When in the final third, the progressions shorten again. This is not due to lower risk, but likely due to a more densely populated area. There will be the majority of all players on the pitch within a single half of the pitch, navigating through there requires precision and patience from the offensive team.

Any completed progression into the penalty area is a success for the offensive team. There is a high chance you will create a shot and if you do it’s likely to be a higher quality shot than from outside the penalty area. Though not all completed progressions into the penalty area are created equal. If it’s a completed carry into the penalty area then awesome, you likely have the ball under control and can get a pretty good shot or extra pass. If it’s a completed pass then it depends how the player receives it, aerially or on the ground makes a difference to the shot quality. Aerial passes are harder to control and headers are of less quality than shots with the feet, however aerial passes are usually easier to complete into the penalty area. So higher quantity, lower quantity than ground passes or carries.

Shot assists rely on there being a shot at the end of them. So circularly they created a shot so are ‘good’ progressions but also they are ‘good’ progressions because they created a shot. As we can see, they are much more random which means it’s harder to understand without context why they created shooting opportunities since the locations alone don’t tell us anything. Although the context is available within StatsBomb’s data, I haven’t taken a further look here.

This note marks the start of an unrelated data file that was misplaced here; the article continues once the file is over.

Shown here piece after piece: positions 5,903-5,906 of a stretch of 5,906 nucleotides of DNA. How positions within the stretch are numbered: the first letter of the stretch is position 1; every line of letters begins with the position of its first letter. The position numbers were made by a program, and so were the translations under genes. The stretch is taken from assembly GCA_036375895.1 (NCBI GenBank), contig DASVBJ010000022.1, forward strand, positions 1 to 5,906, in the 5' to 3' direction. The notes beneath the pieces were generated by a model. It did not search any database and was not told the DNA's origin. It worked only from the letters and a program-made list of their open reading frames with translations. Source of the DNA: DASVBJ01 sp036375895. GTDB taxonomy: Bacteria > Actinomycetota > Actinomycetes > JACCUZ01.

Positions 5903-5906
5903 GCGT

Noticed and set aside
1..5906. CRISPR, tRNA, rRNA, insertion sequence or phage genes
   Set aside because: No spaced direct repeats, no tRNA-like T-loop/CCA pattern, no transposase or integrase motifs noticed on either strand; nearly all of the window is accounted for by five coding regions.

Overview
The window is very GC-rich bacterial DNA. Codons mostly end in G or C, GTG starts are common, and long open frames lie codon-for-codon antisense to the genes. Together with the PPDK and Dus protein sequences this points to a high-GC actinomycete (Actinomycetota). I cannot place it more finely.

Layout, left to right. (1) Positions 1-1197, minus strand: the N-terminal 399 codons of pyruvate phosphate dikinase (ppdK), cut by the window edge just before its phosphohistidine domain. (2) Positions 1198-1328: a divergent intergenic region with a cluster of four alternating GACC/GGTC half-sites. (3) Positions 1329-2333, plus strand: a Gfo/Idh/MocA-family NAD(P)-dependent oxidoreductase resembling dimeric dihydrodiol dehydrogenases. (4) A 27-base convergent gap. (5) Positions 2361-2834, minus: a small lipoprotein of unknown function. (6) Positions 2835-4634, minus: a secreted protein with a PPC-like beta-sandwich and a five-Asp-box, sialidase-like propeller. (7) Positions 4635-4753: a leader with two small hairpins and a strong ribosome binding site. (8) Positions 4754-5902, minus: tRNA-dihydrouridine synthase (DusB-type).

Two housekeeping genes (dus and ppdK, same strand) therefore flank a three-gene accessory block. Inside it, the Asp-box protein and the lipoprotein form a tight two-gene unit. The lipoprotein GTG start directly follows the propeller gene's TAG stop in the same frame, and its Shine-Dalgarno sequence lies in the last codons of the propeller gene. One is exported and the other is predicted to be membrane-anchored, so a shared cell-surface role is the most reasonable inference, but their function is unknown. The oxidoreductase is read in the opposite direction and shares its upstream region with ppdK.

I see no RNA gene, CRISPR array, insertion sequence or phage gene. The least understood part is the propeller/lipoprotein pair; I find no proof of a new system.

When considering how these progressions affect Arsenal’s defensive events, remember that the majority of their defensive events were performed out wide in the full back areas and in their own penalty area. Particularly out wide in the full back areas more than other teams, whilst defensive events within their own penalty area around the same as other teams.

At each third of the pitch, the most frequent ball progressions were out wide, which places the ball frequently in the full back areas. Due to the nature of defensive events, the only events recorded would be the on-ball actions that were defined including pressures, ball recoveries, tackles etc. The ball needs to be close to you to be able to perform these actions and get them recorded as events, so the opponent ball progression frequently going out wide combined with Arsenal’s defensive events in their defensive wide positions fits together well.

What this doesn’t tell us is if these are causally linked or just correlate. I would suggest there are more ball progressions made out wide than centrally in all of football due to the defence more likely willing to concede that space, so this doesn’t necessarily tell us much about Arsenal specifically. Though in Arsenal’s matches, they do perform defensive events in their full back areas more than other teams, which may suggest that there is something more than just correlations.

If it is a specified game plan to funnel the ball out wide and perform defensive events there, then Arsenal have done a great job at completing that. It’s a robust defensive plan if you can get it to work, the wider the ball is, the harder it is to score immediately from there. When defending it’s often useful to utilise the ends of the pitch as an ‘extra’ defender, which makes it easier to overwhelm offensive players.

If you’ve made it this far, thanks for your attention. Please find the code in previous blog posts and at https://github.com/ciaran-grant/StatsBomb-Invincibles